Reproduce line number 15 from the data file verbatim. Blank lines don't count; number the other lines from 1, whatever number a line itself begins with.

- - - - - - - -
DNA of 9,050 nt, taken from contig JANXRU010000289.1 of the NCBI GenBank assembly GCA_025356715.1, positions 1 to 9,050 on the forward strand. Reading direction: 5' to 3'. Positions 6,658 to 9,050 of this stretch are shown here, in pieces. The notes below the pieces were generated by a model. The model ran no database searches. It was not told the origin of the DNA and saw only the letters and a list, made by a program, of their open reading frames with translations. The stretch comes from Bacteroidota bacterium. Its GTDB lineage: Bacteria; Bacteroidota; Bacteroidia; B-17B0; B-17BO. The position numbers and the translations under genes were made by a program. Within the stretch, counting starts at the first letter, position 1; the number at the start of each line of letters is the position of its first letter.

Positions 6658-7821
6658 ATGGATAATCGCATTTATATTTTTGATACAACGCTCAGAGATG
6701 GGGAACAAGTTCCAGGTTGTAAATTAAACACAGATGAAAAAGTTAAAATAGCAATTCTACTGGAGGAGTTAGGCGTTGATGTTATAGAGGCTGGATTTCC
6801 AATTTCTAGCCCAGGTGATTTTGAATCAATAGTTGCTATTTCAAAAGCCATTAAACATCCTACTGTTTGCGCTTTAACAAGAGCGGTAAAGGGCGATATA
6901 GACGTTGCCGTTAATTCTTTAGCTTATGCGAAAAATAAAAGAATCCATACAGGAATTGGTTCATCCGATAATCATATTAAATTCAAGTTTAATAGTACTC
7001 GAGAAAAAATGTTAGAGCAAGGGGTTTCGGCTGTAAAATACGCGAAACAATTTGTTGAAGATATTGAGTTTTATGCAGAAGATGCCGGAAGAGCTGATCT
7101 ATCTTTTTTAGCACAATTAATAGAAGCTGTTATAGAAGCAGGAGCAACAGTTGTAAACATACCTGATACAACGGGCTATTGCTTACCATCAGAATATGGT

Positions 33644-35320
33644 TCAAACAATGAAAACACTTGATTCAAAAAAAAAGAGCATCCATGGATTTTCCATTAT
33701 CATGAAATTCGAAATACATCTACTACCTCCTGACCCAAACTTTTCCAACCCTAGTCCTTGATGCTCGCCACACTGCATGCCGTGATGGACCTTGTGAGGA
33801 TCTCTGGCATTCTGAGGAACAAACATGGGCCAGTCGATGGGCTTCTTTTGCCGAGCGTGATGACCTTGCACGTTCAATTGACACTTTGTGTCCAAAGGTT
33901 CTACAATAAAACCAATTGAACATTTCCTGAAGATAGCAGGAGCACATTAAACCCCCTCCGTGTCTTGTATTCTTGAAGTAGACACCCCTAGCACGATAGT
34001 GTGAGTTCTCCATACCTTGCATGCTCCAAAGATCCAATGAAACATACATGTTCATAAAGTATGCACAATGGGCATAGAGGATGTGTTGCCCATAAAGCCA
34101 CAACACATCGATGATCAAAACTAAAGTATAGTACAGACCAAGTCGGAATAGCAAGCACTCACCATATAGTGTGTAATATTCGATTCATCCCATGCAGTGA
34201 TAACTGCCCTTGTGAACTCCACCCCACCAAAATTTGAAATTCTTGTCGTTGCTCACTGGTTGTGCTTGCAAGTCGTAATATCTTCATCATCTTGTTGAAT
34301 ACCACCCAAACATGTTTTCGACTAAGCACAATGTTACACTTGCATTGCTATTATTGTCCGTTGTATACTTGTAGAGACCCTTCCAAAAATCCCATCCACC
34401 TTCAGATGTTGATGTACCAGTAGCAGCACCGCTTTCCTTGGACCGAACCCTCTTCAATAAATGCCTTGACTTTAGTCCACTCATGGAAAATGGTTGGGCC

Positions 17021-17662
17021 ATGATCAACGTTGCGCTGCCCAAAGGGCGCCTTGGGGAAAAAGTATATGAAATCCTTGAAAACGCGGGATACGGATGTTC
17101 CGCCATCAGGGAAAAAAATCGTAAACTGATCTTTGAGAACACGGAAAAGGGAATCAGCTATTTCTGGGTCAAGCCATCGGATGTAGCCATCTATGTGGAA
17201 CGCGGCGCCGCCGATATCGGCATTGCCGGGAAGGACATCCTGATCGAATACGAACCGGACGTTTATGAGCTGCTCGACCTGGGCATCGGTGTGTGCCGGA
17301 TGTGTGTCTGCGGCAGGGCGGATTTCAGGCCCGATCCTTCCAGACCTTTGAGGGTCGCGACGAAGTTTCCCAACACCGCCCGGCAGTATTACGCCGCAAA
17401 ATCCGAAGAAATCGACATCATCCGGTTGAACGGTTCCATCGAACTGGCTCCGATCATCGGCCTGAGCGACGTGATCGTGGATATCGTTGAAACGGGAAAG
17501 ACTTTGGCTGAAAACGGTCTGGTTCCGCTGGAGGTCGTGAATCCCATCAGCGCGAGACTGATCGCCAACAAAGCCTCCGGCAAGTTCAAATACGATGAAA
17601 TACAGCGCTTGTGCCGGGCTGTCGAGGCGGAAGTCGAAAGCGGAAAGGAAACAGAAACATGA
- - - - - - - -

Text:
34101 CAACACATCGATGATCAAAACTAAAGTATAGTACAGACCAAGTCGGAATAGCAAGCACTCACCATATAGTGTGTAATATTCGATTCATCCCATGCAGTGA